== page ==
Basic Watsu moves include the following: [4]

  • Water Breath Dance – stillness and gentle motion coordinated with up and down shifts in buoyancy as the receiver breathes;
  • Slow Offering – gentle pulling alternately headward by the base of the skull (occiput) and footward by the base of the spine (sacrum), to produce traction of the spine along with centripetal side force;
  • Free Spine – gentle oscillation of the spine;
  • One Leg Offering – gentle pulling alternately headward by the base of the skull (occiput) and footward by one leg, to produce a complex pattern of turbulent drag, with leg, torso, and spine stretches;
  • Two Leg Offering – gentle pulling alternately headward by the base of the skull (occiput) and footward by both legs, to produce a complex pattern of turbulent drag, with leg, torso, and spine stretches;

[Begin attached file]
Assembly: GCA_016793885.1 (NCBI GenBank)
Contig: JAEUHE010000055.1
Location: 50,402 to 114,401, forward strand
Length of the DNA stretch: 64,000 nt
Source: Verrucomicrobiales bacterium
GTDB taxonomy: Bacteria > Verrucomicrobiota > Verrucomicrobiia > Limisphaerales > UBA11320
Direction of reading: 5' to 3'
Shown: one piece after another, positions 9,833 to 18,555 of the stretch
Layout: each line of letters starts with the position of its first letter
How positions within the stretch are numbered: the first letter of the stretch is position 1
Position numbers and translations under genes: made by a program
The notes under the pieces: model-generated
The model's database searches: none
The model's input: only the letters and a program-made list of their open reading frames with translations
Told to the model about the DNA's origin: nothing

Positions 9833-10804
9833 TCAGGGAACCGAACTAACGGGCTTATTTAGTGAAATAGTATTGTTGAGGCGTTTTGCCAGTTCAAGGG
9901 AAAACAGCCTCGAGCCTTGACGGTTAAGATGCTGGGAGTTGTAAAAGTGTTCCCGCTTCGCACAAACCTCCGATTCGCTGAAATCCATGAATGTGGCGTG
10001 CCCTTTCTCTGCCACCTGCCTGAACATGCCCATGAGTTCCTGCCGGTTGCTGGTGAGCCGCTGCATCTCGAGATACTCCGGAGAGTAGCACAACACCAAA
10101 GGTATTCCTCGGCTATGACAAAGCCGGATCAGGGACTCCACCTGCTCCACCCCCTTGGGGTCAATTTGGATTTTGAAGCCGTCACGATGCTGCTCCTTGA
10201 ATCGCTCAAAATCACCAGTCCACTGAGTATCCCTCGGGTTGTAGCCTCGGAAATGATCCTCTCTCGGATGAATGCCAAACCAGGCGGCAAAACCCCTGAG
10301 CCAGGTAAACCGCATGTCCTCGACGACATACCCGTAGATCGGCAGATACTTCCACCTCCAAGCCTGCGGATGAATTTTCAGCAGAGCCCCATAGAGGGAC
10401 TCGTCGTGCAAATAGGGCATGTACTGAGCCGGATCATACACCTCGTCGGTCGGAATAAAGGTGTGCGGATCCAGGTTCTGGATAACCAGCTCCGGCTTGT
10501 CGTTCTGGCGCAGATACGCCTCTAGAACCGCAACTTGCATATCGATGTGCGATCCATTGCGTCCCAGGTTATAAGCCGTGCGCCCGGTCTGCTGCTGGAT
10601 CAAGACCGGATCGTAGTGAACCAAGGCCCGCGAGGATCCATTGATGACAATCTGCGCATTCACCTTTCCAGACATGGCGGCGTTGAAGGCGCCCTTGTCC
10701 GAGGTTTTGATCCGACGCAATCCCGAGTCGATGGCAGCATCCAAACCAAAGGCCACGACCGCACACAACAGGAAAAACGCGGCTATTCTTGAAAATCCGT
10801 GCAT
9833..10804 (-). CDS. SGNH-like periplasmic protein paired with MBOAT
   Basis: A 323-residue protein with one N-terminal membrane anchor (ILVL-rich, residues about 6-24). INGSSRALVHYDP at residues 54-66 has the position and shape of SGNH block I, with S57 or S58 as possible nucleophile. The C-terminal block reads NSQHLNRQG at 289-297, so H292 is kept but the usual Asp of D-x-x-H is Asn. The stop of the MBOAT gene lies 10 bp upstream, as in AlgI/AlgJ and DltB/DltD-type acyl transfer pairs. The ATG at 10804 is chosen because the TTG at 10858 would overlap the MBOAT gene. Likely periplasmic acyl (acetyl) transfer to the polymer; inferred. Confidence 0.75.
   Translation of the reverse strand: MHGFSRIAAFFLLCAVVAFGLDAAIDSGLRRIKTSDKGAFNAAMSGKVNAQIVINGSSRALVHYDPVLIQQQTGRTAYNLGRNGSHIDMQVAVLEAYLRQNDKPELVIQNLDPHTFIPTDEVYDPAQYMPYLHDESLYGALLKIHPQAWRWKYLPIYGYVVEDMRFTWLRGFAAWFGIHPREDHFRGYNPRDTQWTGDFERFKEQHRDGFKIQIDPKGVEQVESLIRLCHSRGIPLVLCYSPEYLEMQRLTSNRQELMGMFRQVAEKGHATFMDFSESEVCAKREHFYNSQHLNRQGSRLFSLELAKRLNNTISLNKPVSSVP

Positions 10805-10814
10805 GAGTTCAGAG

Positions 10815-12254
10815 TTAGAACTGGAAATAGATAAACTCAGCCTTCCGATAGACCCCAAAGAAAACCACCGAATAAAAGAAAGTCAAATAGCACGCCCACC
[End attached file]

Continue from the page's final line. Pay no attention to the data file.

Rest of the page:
• Accordion – drawing both knees toward and away from the chest in coordination with the breath, while maintaining neck traction;
  • Rotating Accordion – adding a spiraling rotation to the accordion action of moving both knees toward and away from the chest, while maintaining support of the occiput and allowing the head more freedom to roll;
  • Near Leg Rotation – opening and closing the near leg toward and away from the chest to produce an oscillating spine and hip rotation;
  • Far Leg Rotation – opening and closing the far leg toward and away from the chest to produce an oscillating spine and hip rotation.

Other positions and techniques[edit]

Other positions and techniques have been developed to produce specific effects and to address specific parts of the body. For example, a "head pull" permits gentle traction and mobilization of the neck, "seaweed position" permits mobilization and rotation of the spine and hips, and "full saddle" permits stretching and massage of the side body and limbs.[2][3][4]

Adapting Watsu for special needs[edit]